Is Renting Bad for Your Health? How Renters Can Ensure Safe and Secure Housing
How Tenants Can Protect Themselves
- Dry: Roofing, drainage and plumbing systems should not allow water to enter the home.
- Clean: Dust and contaminants should be kept under control using air filters with ventilation systems to reduce pollen and particulate matter, and dust should be removed often with a damp cloth or mop.
- Safe from hazards: Poisons should be stored out of children’s reach; rugs should be secure; toys or other items should not create tripping dangers; smoke and carbon monoxide detectors should be working and fire extinguishers should be accessible.
- Well-ventilated: The whole house should receive a supply of fresh air, using windows and outdoor vents to reduce a concentration of contaminants. Bathrooms and kitchens should be ventilated with fans and windows.
- Pest-free: Make sure cracks and openings around the home are sealed and food is stored in closed containers. Use the least-toxic pesticides such as boric acid powder.
- Contaminant-free: In pre-1978 homes, check and remove any deteriorating paint that may cause lead-related hazards. Keep floors and window areas clean, and test your home for radon. Install a radon removal system if levels are detected above the EPA action-level.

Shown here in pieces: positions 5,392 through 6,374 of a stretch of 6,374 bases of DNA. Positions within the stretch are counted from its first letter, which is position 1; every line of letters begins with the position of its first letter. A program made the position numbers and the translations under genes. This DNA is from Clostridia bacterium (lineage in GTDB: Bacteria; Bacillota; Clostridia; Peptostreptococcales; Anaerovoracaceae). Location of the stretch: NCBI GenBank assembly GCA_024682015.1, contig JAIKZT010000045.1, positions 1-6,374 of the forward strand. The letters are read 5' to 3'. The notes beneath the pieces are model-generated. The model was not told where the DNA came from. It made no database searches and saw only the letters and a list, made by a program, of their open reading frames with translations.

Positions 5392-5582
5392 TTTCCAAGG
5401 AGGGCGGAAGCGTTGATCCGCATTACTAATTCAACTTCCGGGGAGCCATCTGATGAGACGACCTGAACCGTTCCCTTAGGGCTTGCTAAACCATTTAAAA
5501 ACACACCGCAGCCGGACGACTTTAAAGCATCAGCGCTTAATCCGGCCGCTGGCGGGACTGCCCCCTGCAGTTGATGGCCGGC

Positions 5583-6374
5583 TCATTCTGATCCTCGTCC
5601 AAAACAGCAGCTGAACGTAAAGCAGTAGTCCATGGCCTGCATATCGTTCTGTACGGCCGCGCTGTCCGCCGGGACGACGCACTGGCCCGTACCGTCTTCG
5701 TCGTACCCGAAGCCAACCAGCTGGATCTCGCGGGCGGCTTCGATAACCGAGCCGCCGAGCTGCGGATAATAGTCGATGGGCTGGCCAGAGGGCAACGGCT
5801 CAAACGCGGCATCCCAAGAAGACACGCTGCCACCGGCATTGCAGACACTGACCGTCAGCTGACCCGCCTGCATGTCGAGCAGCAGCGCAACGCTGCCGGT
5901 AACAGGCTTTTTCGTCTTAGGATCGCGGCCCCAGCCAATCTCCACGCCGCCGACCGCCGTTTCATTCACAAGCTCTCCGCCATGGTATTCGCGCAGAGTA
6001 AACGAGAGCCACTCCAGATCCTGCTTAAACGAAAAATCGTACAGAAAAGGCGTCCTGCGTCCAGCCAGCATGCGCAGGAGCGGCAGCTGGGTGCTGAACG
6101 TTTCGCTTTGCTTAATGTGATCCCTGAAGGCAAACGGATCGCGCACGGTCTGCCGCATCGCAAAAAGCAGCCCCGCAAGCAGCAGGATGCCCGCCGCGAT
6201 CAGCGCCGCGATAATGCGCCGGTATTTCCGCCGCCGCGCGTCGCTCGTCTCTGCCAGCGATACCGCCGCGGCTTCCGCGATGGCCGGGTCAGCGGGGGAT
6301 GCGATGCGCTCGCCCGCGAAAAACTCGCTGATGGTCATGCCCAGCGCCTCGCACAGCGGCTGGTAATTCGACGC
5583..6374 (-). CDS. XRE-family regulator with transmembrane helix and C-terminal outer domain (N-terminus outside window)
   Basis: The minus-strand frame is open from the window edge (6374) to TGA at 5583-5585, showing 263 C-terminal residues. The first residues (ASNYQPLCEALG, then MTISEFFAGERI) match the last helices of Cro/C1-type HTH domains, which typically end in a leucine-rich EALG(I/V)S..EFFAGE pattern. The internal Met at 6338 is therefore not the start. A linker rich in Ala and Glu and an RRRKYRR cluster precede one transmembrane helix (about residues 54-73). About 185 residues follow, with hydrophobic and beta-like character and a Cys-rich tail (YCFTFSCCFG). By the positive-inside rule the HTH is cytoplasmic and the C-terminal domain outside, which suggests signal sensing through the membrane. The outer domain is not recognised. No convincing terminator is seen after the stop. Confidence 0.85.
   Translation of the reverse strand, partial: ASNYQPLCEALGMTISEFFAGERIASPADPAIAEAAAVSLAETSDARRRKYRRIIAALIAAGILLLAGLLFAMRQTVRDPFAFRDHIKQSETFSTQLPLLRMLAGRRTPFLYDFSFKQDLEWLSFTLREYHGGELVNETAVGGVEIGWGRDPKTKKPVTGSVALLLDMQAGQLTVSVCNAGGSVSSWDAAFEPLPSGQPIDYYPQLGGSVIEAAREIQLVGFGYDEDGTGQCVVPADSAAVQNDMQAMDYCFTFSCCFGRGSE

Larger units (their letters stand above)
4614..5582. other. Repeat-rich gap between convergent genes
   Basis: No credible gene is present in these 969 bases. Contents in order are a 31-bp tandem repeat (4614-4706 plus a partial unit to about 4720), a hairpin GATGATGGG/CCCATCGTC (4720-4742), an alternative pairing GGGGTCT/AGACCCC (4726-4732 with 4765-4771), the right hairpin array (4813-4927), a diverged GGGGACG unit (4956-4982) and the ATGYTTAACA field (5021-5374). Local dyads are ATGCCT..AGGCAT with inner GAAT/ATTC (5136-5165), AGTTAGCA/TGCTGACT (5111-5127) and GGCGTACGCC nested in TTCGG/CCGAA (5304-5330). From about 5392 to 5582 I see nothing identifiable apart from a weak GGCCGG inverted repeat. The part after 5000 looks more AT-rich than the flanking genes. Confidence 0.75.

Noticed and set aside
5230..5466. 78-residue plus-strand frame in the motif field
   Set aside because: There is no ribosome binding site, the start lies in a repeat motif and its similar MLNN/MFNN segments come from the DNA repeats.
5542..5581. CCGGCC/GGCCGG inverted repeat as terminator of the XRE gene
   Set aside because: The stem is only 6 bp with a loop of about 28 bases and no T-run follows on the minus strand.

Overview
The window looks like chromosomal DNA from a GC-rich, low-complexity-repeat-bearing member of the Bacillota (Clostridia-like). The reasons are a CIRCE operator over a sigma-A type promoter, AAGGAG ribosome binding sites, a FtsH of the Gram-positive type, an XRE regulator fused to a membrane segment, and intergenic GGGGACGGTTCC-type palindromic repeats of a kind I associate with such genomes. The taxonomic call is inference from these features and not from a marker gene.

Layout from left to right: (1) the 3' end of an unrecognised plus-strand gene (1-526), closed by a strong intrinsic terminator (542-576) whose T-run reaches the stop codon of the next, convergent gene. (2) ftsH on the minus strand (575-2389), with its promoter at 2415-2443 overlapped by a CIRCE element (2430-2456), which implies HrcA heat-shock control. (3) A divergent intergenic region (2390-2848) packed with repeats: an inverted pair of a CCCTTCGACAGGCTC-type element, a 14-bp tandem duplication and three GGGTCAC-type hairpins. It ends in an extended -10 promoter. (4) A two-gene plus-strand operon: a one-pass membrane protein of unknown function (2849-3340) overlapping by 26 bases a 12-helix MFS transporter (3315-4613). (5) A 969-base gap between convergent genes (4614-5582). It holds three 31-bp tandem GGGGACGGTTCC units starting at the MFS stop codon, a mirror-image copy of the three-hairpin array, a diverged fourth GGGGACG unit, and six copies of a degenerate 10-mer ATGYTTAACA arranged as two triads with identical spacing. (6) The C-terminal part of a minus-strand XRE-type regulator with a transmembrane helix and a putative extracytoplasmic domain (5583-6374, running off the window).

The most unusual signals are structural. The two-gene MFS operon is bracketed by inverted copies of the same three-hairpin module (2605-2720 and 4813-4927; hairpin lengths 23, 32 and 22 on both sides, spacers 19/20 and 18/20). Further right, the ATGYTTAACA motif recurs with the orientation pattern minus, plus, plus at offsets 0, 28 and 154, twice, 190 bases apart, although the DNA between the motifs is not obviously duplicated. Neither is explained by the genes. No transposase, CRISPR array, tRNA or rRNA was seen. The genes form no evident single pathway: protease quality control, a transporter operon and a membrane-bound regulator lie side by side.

- Well-maintained: Inspect your home and take care of minor repairs and problems before they become large repairs and problems.
- Thermally controlled: Residents need to be safe from exposure to extreme cold and heat, so the home should maintain adequate temperatures.
Know Your Lease and Your Rights
Identify Dangers in Your Home
Turn to Advocacy
What to Do If Your Home Is Making You Sick
- Learn the tenants’ rights in your state.
- Contact the landlord to discuss your problem.
- Contact local housing agencies and renters’ rights groups.
- Maintain all records of communication with the landlord about problems as well as proof of rent and deposits paid.
- Look into proactive rental enforcement and rental code enforcement.